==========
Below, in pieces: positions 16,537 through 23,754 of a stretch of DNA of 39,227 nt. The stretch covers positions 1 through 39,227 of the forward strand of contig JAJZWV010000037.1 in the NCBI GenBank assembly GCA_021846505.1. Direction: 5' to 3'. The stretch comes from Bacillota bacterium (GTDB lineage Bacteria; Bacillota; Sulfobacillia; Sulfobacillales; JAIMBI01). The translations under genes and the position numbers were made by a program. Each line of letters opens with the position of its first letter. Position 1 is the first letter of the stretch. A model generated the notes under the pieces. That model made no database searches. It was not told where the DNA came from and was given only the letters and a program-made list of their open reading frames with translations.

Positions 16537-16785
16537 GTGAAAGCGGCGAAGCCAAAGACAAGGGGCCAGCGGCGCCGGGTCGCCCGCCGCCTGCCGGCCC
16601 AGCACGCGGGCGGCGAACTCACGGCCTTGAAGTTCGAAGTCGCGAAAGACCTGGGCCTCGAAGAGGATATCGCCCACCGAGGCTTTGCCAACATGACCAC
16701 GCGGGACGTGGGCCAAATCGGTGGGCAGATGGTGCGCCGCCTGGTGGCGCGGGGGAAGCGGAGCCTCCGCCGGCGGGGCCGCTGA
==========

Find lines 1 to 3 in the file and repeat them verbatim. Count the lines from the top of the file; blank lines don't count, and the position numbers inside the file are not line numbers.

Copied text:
Below, in pieces: positions 16,537 through 23,754 of a stretch of DNA of 39,227 nt. The stretch covers positions 1 through 39,227 of the forward strand of contig JAJZWV010000037.1 in the NCBI GenBank assembly GCA_021846505.1. Direction: 5' to 3'. The stretch comes from Bacillota bacterium (GTDB lineage Bacteria; Bacillota; Sulfobacillia; Sulfobacillales; JAIMBI01). The translations under genes and the position numbers were made by a program. Each line of letters opens with the position of its first letter. Position 1 is the first letter of the stretch. A model generated the notes under the pieces. That model made no database searches. It was not told where the DNA came from and was given only the letters and a program-made list of their open reading frames with translations.

Positions 16537-16785
16537 GTGAAAGCGGCGAAGCCAAAGACAAGGGGCCAGCGGCGCCGGGTCGCCCGCCGCCTGCCGGCCC